1834 ”“ A famous and very fine Vintage, regarded as one of the best of the 19th century.

1840 ”“ Also according to Forrester, this was the year of ‟generally pure, dry wines. A remarkable wine.

1847 ”“ An excellent Vintage year.

1858 ”“ This full-bodied wine was another great Vintage of the 19th century. That year, the harvest took place at an earlier date, in early September.

1863 ”“ A sublime Vintage, considered to be one of the best in the annals of Port Wine, in the opinion of Ernest Cockburn. All companies announced they had Vintage wine.

1868 ”“ An exceptionally hot year, in the month of August the harvest appeared doomed, since the grapes showed signs of burns. However, a light rain prior to the harvest saved the year. This gives rise to a rich, robust wine, one of the finest Vintages of the 19th century. All companies announced they had Vintage wine.

1870 ”“ Years of thin production, with every company announcing they had Vintage wine. An excellent wine, compared by some to that of the year 1834.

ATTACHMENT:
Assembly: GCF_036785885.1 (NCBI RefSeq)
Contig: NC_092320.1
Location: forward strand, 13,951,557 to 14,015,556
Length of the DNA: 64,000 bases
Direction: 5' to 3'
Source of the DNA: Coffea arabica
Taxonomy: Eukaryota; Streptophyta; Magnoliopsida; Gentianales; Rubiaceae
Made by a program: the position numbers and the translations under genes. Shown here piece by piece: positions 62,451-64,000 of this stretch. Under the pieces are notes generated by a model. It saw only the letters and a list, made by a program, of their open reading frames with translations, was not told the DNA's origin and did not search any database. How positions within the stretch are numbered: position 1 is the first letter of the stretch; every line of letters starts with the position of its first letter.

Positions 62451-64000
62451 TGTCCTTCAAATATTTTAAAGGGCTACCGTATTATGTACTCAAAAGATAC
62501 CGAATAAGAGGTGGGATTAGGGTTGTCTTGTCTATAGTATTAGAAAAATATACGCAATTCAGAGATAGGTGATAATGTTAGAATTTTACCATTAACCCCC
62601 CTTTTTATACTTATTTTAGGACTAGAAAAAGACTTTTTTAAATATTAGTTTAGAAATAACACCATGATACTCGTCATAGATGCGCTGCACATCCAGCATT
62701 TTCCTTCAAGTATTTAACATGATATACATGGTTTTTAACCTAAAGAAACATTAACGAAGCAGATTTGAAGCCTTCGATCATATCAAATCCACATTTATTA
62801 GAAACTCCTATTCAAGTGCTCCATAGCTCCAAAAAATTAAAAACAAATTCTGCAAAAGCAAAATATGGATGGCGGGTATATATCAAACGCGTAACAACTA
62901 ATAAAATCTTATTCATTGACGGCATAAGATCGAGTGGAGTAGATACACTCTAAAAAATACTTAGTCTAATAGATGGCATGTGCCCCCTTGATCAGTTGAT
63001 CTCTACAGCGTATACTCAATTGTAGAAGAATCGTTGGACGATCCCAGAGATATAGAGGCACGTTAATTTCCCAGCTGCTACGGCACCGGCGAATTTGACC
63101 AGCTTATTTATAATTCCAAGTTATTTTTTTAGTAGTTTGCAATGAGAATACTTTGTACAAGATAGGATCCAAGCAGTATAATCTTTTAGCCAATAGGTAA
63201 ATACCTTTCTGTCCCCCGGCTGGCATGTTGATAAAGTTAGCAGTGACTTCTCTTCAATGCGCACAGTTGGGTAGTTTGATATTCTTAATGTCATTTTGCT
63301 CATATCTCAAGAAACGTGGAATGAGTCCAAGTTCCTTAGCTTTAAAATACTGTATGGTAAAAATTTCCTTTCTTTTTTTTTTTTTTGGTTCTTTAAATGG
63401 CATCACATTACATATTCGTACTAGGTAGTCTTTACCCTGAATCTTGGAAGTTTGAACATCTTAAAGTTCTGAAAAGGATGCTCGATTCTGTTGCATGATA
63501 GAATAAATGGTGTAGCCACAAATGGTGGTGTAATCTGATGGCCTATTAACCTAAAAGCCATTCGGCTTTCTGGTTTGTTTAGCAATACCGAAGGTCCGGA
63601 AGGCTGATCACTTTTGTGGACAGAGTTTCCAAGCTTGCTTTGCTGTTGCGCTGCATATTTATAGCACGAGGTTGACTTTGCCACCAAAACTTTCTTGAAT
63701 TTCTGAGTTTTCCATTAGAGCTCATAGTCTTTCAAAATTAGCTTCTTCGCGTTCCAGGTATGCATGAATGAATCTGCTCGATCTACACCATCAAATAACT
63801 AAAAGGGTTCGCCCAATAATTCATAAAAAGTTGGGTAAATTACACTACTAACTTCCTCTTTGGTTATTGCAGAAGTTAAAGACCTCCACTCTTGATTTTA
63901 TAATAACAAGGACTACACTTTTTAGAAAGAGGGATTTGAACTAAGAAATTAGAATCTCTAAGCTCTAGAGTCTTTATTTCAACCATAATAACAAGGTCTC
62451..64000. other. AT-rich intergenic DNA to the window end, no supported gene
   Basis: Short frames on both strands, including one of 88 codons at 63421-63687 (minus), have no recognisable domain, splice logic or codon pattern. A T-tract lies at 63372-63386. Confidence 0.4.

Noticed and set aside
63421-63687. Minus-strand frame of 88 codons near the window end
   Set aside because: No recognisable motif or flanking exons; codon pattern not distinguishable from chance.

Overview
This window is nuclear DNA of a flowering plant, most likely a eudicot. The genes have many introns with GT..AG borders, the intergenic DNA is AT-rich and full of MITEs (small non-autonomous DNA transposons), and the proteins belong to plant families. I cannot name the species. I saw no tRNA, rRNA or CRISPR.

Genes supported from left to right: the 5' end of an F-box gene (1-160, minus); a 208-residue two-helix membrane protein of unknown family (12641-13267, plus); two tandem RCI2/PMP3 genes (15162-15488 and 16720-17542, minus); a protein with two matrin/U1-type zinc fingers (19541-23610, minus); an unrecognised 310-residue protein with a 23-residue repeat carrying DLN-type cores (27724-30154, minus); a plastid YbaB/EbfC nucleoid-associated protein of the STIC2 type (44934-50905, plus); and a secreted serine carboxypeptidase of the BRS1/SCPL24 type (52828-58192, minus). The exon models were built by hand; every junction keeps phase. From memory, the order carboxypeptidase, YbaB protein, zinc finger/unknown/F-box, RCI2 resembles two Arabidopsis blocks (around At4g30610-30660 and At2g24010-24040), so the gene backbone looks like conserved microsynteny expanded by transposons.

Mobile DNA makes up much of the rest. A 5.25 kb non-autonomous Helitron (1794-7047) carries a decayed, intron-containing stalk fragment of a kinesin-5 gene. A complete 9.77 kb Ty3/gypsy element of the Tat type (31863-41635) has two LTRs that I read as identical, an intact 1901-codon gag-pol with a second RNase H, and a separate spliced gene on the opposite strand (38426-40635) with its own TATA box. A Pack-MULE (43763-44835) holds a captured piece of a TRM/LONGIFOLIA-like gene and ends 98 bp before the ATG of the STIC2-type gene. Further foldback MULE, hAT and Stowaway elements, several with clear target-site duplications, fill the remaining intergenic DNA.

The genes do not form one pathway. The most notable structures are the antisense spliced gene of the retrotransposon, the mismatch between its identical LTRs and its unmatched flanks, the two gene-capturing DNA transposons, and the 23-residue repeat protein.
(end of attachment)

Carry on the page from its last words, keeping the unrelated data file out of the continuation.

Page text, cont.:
1872 ”“ Not all companies announced they had Vintage wine. Unlike what was originally expected, this wine showed itself as being an excellent Vintage, with very rich, elegant wines.

1873 ”“ Nearly all companies announced they had Vintage wine. A year with ideal conditions, with a late harvest. A Vintage greatly characterized by its sweetness.

1875 ”“ The inexorable progression of phylloxera was notorious, thus giving rise to very thin production. A very hot, dry summer caused grapes to almost look like raisins at harvest time, with a high sugar content. All companies announced they had Vintage wine. These good, slightly dry Vintages ended up being somewhat disappointing, as they matured quickly.

1878 ”“ Disturbing times because of phylloxera, with a few landowners in Cima Corgo deciding to no longer grow grapes. According to Ernest Cockburn, news from the Douro region was alarming: because of Phylloxera, a thin harvest was expected. The weather in July and August was quite variable; fortunately, however, there were significant changes for the harvest which took place as of mid-September. All companies ended up announcing they had Vintage wine, which turned out to be an exceptional wine.

1881 ”“ Several companies announced they had Vintage wine. When these wines were bottled, they offered much promise, but ended up being a disappointment. Various exporting companies arrived on the scene, but felt that Vintage wines would no longer be produced in the future, because to phylloxera.